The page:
Graeme McDowell believes the Irish Open was a Royal Portrush Flush, raising the stakes in the poker game with the R&A to bring the Open back to Ireland.
The home star reckons the town has played its cards to perfection and must now be seriously considered for future Irish Opens and the Open Championship itself.
Thrilled by the record crowds and the plaudits of his fellow players, G-Mac sent a message to the R&A and insisted: “‘The golf course has had a resounding, successful reaction from all the players. They’ve loved it.
“Yes, it was a little soft and slow this week but get it firm and fast and get the rough up and this course is a great British Open test.
“I would love, love, in my heart to see it come back here. There are so many variables involved in putting the Open Championship together.
“All we can do is put our chips in the middle of the table and say ‘we’re all in.’”
With yesterday’s figures confirmed at a massive 30,362, the cumulative attendance of 112,280 for the four days of this year’s Irish Open was a European Tour record.
The magic target of six figures had never been reached before - not even by the BMW PGA Championship, which is the Tour’s flagship event at Wentworth.
In fact, European Tour boss George O’Grady confirmed that the Irish Open will be back in Northern Ireland soon.
O’Grady said: “On the basis of those figures alone, it’s inconceivable to think we won’t be back to the North in the not too distant future.
“It represents a staggering success which fills all of us who have worked on the Irish Open with tremendous pride.”
Next year’s staging will be at Carton House but a return to Portrush in 2014 would present a problem, given that the club have already committed to stage the British Amateur Championship in mid-June. Which would make 2015 more likely.
O’Grady ruled out future links stagings at Portmarnock or Royal Dublin, insisting: “Playing the Irish Open at single-sex clubs would not be appropriate in such circumstances.”
McDowell reckons the Irish Open should now alternate between north and south with links courses the ideal venues.
McDowell said: “I don’t see any reason why we can’t be alternating norther and south of the border. We’ve proved that Portrush is a very successful venue and I love Carton House next year.
“Killarney was a fantastic event as well but this event should be played on a links style golf course like Portrush, like Portmarnock, like Carton House. Let’s go to Royal County Down some year.”
McDowell is just proud that all the Irish players have played their part in keep the Irish Open alive after some tough years.
He said: “It’s been a great advertisement for golf on the north coast. Yes, the weather could be a little better but the crowd has been amazing with 30,000 people every day.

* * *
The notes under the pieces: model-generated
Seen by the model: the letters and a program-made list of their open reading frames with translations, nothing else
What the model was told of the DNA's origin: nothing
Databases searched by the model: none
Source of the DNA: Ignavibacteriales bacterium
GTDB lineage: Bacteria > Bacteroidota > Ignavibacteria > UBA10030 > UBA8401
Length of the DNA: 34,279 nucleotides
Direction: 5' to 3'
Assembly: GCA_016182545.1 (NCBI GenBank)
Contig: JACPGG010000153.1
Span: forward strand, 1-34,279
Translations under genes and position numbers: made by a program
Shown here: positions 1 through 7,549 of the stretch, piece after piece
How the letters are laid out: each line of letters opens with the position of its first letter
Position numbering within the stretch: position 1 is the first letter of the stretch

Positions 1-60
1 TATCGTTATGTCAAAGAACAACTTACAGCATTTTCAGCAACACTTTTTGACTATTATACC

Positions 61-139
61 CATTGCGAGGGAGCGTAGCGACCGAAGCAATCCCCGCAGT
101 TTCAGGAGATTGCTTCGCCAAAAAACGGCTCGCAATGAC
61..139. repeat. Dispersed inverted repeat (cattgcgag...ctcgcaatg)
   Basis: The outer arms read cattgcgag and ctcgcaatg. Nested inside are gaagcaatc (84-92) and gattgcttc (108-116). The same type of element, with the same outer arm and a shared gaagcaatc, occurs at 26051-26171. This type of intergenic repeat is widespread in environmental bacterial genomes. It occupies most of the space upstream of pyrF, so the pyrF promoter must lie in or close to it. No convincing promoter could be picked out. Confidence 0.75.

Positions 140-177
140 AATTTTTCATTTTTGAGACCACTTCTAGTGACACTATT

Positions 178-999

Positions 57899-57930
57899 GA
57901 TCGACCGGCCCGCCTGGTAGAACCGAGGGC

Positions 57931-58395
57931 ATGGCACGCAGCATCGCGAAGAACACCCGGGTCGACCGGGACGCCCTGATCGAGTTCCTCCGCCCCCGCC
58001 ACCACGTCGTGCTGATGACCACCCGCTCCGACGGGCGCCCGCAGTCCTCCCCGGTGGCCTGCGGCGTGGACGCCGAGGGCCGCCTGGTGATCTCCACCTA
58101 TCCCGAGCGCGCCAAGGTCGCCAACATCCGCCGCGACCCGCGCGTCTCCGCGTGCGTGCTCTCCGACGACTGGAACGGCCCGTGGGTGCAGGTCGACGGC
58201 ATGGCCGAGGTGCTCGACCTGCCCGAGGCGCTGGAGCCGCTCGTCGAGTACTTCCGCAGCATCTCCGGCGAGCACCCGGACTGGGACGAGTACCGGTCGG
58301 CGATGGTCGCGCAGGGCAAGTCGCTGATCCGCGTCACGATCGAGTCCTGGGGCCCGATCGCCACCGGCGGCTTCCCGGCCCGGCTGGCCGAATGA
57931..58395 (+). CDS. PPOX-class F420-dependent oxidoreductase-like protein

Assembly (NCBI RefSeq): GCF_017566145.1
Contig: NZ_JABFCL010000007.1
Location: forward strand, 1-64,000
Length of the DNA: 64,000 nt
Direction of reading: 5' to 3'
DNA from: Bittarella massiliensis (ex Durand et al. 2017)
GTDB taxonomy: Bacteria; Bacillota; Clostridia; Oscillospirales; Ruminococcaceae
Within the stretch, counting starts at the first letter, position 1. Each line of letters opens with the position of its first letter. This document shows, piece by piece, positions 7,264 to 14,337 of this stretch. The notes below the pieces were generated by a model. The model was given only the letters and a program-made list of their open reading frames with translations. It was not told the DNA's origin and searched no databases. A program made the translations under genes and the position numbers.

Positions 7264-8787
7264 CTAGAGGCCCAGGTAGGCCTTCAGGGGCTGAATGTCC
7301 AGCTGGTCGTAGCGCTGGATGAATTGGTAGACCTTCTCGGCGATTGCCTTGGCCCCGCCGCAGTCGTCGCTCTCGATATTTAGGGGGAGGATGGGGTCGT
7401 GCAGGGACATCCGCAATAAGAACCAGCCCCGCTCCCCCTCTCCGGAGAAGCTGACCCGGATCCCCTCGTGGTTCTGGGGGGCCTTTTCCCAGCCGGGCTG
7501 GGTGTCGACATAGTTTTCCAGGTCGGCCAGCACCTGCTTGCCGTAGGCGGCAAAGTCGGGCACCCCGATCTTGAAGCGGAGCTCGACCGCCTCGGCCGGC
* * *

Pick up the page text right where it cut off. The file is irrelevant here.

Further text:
“Their spirits would not be dampened. Hopefully we will be back and back very soon.”
The feel-good factor surrounding Portrush has now put it on the map with a view to staging the Open Championship again for the first time since 1951.
And while McDowell knows that R&A c Peter Dawson will not have missed a second of the coverage and had spies on the ground this week, he’d have loved to see more grandstands on the course.
He said: “I wish there had been a little more seating out there, it would have been great for the atmosphere.
“But I feel like we can handle the Open now and I think we have proven our case.
“The Open is a beast. It’s a behemoth and this event a little dwarf in comparison.
“Could we handle another 10-15,000 through these gates? It would require a lot of planning but I figure the R&A are pretty good at doing what they do.
“I think we’ve been disappointed this week by the lack of grandstands. There is a lot of availability, a lot of space around greens to seat people.
“You could have put four or five thousand more people around 17th and down the 18th.”
Clarke, McIlroy and Harrington all echoed McDowell’s sentiments on Portrush as a five-star venue for the Open or Irish Open.
Clarke said: “I’m just pleased the Irish Open has turned out to be a huge event. It’s been absolutely brilliant.
“Shame about the weather but it’s been a tournament that we would all love to come back and play again.”
Paul McGinley was unhappy with his finishing position but proud of another memorable Irish Open.
“I leave with great memories of Portrush and the Irish Open up here,” the Dubliner said. “It was a great week, great crowds. Despite the really bad weather yesterday and this morning. That’s going to be my memory more than my golf.”
Harrington gave the course the thumbs up and while he reckons the Irish Open could be played on several venues in the north, the chances of getting the Open again depend on logistics.
Harrington said: “It’s been brilliant in Northern Ireland and this golf course is fantastic.
“But they have been so successful here that the don’t necessarily have to come back and try and prove anything. Maybe let’s take it back to Royal County Down.
“The Open? It has the same feel as a lot of Open venues. But logistics are not my area of expertise. That’s for the R&A to understand and maybe the Norhtern Ireland government.
“The Open has been here before. It would be unbelievable.”